Latest Paleoclimatology Stories
Harvard researchers are adding statistical nuance to our understanding of how modern and historical temperatures compare.
Earth's tropical climate history has been revealed in unprecedented detail – year by year, for almost 1,800 years – by two annually dated ice cores drawn from the tropical Peruvian Andes.
About 71-million-years ago, turtles disappeared from Alberta's Drumheller area, and scientists have been blaming dramatic climate change as the culprit. Now, a new theory published in the journal Palaeogeography, Palaeoclimatology, Palaeoecology suggests the real reason was because of habitat changes.
In the next few centuries, Canada's Arctic Archipelago glaciers will melt faster than ever, according to a new study. Research has revealed that 20 percent of the Canadian Arctic glaciers may have disappeared by the end of our current century, leading to an additional sea level rise of 1.4 inches.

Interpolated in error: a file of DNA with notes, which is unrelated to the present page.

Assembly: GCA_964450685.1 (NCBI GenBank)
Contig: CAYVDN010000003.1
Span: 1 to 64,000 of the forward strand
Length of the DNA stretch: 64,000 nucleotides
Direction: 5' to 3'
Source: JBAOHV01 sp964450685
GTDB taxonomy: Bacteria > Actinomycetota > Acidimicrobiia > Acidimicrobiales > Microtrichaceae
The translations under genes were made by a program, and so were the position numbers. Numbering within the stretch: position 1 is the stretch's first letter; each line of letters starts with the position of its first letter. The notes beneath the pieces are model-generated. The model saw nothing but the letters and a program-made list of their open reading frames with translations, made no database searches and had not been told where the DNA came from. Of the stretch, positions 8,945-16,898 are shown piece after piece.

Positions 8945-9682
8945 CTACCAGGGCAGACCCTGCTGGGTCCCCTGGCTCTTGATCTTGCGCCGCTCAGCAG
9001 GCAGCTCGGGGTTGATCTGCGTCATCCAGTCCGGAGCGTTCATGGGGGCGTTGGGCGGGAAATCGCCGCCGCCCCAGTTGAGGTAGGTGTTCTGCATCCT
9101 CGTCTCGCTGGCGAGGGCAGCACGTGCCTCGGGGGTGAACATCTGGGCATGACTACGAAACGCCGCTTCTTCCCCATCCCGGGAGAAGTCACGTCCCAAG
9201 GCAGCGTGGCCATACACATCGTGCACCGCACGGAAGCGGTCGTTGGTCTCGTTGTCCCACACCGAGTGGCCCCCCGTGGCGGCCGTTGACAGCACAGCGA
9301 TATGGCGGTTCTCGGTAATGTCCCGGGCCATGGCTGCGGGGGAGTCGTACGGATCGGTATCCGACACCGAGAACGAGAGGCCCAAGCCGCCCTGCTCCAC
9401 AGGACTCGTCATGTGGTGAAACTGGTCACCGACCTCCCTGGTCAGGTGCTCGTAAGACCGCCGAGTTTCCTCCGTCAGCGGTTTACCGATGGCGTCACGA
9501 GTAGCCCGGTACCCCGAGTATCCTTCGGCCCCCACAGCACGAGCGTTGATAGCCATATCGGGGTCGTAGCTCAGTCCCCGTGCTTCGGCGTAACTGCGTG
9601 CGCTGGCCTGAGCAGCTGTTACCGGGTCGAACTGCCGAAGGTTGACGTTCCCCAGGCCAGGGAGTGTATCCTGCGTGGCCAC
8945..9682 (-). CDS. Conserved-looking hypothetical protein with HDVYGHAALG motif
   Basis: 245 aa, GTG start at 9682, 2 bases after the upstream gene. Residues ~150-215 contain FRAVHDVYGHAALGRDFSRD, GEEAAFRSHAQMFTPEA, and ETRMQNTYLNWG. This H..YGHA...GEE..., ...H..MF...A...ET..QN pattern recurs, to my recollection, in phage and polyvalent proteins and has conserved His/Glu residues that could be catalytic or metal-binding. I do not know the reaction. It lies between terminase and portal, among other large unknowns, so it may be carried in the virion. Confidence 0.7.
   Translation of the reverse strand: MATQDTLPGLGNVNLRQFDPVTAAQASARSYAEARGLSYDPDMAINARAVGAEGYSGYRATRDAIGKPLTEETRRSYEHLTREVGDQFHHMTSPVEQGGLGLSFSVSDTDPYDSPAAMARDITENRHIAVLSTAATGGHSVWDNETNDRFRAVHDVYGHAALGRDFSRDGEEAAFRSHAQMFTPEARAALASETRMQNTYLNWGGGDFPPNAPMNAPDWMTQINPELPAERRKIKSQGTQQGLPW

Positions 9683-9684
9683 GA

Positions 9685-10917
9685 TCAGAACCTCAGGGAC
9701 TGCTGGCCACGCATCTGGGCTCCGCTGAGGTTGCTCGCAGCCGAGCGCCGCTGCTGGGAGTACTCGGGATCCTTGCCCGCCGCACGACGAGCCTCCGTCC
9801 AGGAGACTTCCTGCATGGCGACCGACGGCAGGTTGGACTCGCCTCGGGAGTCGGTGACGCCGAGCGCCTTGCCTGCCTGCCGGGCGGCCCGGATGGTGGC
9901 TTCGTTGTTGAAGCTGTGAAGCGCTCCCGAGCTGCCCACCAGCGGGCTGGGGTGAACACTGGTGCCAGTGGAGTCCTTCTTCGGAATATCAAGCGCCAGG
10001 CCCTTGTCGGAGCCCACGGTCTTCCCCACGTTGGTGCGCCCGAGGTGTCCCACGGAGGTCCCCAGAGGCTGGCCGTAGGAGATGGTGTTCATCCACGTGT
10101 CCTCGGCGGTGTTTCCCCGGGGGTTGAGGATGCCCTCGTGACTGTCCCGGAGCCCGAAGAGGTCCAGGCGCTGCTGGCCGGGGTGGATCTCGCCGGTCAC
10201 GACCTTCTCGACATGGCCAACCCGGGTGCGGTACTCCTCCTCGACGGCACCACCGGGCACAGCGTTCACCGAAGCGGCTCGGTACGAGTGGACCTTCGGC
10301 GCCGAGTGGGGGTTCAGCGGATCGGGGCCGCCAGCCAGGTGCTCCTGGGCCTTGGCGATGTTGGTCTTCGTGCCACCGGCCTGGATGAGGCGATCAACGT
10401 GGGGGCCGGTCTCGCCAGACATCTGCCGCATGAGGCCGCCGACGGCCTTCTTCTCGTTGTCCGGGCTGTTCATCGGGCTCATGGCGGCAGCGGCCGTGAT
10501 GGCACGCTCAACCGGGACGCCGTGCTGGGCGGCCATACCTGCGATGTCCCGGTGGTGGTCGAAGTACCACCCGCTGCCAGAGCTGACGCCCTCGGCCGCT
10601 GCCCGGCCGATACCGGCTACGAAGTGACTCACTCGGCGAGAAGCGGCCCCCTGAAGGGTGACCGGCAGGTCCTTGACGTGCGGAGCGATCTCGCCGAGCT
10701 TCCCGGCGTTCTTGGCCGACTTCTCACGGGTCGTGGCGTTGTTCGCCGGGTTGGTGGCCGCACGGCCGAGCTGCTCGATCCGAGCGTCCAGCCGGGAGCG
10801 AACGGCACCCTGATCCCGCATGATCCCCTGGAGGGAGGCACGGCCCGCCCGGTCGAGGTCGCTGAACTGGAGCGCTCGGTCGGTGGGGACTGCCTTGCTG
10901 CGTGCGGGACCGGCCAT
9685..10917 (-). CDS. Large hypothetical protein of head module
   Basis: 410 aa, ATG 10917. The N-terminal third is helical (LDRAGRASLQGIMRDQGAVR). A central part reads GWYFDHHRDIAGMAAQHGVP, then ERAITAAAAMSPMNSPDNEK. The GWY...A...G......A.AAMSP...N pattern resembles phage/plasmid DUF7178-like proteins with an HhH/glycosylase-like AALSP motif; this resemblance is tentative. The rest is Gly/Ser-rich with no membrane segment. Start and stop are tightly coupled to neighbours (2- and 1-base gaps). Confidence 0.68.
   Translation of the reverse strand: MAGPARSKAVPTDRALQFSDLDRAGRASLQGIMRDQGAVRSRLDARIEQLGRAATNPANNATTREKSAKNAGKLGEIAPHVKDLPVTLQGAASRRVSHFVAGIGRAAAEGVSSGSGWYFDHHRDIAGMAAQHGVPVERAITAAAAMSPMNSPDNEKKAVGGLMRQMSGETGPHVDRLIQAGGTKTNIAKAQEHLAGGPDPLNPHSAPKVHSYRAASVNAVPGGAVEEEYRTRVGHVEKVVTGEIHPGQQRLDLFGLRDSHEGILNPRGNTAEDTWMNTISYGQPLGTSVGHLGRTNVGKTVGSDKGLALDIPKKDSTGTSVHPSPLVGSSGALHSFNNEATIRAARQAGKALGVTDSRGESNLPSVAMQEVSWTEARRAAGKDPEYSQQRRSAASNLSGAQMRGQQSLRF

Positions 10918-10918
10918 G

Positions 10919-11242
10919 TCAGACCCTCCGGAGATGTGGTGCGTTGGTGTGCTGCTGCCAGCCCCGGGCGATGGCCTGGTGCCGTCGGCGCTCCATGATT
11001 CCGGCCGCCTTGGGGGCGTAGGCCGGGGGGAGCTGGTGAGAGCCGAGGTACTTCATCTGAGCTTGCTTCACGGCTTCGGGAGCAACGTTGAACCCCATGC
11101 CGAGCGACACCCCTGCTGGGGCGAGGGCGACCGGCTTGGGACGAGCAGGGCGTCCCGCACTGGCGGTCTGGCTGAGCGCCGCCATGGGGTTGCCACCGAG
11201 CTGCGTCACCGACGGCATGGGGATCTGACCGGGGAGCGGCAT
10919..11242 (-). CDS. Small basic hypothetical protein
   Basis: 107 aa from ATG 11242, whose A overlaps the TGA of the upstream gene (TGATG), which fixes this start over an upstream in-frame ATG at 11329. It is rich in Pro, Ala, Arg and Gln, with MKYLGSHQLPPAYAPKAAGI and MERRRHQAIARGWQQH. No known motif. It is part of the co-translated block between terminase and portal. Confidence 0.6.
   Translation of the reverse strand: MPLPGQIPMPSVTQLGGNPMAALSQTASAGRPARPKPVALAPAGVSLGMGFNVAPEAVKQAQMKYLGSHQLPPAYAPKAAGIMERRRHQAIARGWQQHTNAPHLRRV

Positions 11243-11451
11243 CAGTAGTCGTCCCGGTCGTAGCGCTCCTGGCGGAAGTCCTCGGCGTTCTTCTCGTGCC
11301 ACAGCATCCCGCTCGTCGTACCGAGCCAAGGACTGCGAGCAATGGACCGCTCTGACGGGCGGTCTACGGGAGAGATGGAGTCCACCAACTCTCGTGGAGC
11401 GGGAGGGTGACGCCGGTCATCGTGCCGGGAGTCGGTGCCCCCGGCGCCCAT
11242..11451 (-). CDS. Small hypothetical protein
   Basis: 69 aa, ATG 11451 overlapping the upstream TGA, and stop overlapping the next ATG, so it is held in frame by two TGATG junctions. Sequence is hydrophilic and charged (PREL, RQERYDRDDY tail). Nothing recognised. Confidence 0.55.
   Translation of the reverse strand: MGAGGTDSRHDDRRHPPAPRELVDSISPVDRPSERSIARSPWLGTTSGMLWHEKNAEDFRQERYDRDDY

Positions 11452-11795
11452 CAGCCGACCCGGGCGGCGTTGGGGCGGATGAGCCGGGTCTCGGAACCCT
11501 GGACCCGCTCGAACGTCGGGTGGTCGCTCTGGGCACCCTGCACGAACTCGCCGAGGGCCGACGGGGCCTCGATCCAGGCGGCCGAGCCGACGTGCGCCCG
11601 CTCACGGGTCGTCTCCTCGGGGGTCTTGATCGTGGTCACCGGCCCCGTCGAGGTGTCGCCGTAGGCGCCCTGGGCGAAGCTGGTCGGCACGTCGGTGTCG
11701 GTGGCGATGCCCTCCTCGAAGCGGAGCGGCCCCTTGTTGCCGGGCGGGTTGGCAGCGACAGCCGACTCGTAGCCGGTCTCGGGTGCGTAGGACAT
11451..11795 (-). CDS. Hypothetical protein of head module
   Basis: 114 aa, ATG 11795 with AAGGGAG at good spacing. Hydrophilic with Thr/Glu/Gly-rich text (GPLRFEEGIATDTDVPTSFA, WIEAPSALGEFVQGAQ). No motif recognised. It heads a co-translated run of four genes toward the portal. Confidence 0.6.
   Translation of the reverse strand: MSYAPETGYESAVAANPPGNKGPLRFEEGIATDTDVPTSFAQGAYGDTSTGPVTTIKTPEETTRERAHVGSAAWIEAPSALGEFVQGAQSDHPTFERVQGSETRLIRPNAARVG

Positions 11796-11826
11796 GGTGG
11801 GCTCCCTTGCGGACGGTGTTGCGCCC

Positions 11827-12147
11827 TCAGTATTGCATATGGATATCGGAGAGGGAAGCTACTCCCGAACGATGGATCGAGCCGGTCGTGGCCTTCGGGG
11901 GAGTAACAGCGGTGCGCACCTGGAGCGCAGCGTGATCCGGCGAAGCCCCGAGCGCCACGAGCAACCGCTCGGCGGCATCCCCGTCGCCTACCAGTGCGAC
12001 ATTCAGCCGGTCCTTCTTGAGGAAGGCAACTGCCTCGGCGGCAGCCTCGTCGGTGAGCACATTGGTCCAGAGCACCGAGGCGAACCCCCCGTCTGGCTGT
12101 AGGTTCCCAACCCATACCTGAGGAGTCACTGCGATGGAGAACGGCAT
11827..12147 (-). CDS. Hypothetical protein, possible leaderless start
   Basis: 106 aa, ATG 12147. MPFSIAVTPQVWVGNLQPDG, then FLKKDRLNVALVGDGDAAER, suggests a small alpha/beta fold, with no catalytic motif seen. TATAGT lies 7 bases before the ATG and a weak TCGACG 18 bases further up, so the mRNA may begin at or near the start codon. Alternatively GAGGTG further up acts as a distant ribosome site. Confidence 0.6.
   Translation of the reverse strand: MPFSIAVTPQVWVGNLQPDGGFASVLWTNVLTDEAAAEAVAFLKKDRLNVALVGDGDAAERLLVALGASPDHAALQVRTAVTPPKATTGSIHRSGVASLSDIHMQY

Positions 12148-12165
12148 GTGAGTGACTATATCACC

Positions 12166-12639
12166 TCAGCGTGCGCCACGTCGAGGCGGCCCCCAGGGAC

Global climate has shifted countless times during the course of Earth’s history and a group of Canadian scientists has found the biodiversity patterns of today’s tropical mountain regions were present in British Columbia about 50 million years ago.
Three very large-scale, National Science Foundation-funded Antarctic science projects--investigating scientifically significant subjects as varied as life in extreme ecosystems, the fate of one of the world's largest ice sheets and the nature of abrupt global climate-change events--have recently each reached important technological milestones that will advance cutting-edge research.
Researchers have gotten creative with poop, using a biomarker found in human feces to establish the first human presence and human population dynamics in a landscape.
By using a new series of measurements of radiocarbon dates on seasonally laminated sediments from Lake Suigetsu in Japan, a more precise calibration of radiocarbon dating will be possible.
A research team from Oxford University's Radiocarbon Accelerator Unit has found a more accurate benchmark for dating materials, especially for older objects, from a series of radiocarbon measurements from Japan's Lake Suigetsu.
A new study from the University of Cambridge Department of Earth Sciences has successfully reconstructed temperature from the deep sea to reveal how global ice volume has varied over the glacial-interglacial cycles of the past 1.5 million years.